By Keith Roulston
One of the things that adds to the serenity of my neighbourhood is that three of my closest neighbours have cattle quietly pasturing in the fields.Yet I read that this scene is really supposed to make me worry for the fate of the planet.
The most recent reminder that cattle are a danger to the future of hamanity was a piece by Globe and Mail columnist Konrad Yakbuski on French politician Sandrine Rousseau who complained that the habit of French men to grill a steak on the barbecue was dangerous. There was more hope for women who didn’t like beef so well, said the piece.
This article appeared only a month after a similar piece on the perils eating beef drew a series of letters to the paper’s editor, three of the authors writing about the danger of eating beef and only one pointing out the fallacies involved in the view.
If ever the growing lack of first-hand knowledge about life on the farm was evident it’s in this sort of story. And it’s dangerous.
Meanwhile, getting very little attention was a published prediction that during the 2019 to 2046 time period Ontario’s population is projected to grow 35.6 per cent, or almost 5.2 million, over the next 27 years from an estimated 14.6 million on July 1, 2019 to almost 19.8 million on July 1, 2046.
Just last spring Premier Doug Ford proudly announced a number of new highways that would expand the growth of the Toronto area northward. This was just prior to his re-election campaign in which Ontario residents showed their approval of this and other promises. All of the cars on these highways and all of the emissions from the resulting houses would increase urban emissions.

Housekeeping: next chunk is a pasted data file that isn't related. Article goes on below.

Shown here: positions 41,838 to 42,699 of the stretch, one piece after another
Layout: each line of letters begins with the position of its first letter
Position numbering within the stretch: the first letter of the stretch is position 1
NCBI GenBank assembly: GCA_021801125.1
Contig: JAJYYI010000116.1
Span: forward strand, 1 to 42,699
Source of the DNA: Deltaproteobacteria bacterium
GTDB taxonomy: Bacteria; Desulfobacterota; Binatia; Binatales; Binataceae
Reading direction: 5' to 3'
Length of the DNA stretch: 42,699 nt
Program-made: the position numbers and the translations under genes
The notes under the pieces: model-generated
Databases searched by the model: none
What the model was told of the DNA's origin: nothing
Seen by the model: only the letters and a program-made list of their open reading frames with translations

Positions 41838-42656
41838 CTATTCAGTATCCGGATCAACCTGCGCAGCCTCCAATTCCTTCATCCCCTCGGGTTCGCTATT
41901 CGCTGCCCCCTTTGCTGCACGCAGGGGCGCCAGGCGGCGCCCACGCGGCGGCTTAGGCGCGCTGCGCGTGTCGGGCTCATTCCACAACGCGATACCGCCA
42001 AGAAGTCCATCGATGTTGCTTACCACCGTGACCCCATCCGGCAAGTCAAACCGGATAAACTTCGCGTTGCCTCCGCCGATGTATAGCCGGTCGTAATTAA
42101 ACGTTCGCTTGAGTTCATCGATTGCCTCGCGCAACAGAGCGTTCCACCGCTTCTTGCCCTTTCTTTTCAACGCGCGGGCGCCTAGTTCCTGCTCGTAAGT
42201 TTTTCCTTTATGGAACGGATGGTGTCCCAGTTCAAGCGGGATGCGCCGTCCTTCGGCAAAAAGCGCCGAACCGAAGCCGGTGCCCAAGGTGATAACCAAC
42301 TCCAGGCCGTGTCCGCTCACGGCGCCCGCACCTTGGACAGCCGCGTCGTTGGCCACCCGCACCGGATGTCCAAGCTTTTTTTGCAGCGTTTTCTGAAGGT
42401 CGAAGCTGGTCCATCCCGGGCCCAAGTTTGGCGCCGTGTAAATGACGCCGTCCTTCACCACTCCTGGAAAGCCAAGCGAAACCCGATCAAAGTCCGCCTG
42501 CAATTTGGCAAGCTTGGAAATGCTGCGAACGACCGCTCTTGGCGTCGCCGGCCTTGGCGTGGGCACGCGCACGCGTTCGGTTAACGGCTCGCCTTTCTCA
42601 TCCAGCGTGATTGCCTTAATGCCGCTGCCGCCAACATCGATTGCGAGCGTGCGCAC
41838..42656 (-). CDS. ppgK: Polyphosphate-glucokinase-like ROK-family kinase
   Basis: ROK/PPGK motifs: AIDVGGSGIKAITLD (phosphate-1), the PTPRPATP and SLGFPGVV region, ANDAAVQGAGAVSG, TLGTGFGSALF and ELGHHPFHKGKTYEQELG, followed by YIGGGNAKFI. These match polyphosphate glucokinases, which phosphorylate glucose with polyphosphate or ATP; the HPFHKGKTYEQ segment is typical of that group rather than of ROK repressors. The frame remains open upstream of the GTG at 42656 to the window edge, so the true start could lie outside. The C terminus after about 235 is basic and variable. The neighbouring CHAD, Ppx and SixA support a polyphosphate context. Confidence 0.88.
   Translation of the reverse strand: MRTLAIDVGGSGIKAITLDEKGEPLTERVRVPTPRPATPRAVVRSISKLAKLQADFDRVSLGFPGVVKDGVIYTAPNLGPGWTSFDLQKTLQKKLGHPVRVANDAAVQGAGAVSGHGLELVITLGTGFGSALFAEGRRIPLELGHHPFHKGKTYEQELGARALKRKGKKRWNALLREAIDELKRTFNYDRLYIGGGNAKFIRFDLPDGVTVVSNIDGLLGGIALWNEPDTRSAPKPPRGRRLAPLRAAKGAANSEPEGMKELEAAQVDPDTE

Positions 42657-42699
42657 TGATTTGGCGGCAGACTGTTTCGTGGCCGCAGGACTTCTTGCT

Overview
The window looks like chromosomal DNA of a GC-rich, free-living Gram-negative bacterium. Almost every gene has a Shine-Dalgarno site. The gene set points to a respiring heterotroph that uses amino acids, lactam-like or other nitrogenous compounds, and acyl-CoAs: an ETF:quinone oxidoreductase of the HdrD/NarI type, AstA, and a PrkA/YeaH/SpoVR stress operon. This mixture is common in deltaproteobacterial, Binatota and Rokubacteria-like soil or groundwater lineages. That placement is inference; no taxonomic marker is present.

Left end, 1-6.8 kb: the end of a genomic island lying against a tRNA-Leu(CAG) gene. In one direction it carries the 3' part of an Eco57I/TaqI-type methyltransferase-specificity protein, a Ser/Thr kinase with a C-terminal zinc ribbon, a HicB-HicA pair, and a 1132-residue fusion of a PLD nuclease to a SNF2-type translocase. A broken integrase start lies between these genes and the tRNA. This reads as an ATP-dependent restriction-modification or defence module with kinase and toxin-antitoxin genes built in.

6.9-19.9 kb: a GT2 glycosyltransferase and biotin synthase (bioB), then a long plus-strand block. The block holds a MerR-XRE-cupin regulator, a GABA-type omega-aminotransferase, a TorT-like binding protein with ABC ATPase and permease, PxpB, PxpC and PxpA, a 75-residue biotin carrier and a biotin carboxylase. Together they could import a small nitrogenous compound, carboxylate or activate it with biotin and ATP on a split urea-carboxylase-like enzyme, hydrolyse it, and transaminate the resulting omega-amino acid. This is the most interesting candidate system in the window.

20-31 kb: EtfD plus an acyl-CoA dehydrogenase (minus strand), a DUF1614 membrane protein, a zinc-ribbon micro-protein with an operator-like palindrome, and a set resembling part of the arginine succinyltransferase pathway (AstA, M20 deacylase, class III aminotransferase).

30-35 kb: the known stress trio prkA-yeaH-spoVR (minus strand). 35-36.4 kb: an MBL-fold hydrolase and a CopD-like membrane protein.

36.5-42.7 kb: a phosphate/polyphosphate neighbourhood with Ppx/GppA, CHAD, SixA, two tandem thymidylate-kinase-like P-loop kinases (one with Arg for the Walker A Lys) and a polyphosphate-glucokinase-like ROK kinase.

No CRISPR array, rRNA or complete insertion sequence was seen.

Ah, but I suppose they would help solve the real environmental problem because a lot of pasture land would no longer be available for grazing cattle which are the real threat to the planet’s climate.
I’ll buy the argument that the burping and farting of cattle after they eat grass creates methane, and I admit that previously farmers were unaware ether that cattle expelled methane or that methane was so destructive.
Yet in the “good old days” there were an estimated 50-75 million buffalo roaming the western plains, each one eating grass and expressing methane. We aren’t complaining about the environment or the methane they produced. Instead urban Canadians are likely to complain that modern farming (mostly of wheat or canola) has reduced the territory available to the remaining, sadly-diminished herds.
The rest of the farm I live on grows a rotation of soybeans and corn and from what I can see, the renter heeds environmental prerequisites (better than the previous mixed-farming owner whose farming practices saw us, at the bottom of a long hill, inherit inches of his topsoil).
Still, when I look at large areas of neighbouring beef farms covered by pasture that is fertilized by grazing cattle, (admittedly producing methane), and hay fields fertilized by manure produced by the cattle in winter, without the need to have large machinery tearing over the land to plant and harvest crops, I somehow fail to see the great disadvantage of cattle.
You won’t hear urban critics asking the question, but I wonder about the underlying prejudices of the scientists who claim cattle are dangerous to the planet. And on the same newscasts that promote the danger of beef and other meats, I see praiseworthy stories on food being grown hydoponically in multi-storey downtown buildings. Really? That’s more environmentally friendly than farmland?
Still, I realize I have one unmistakeable fault. At my age I’m just not hip with modern thinking.◊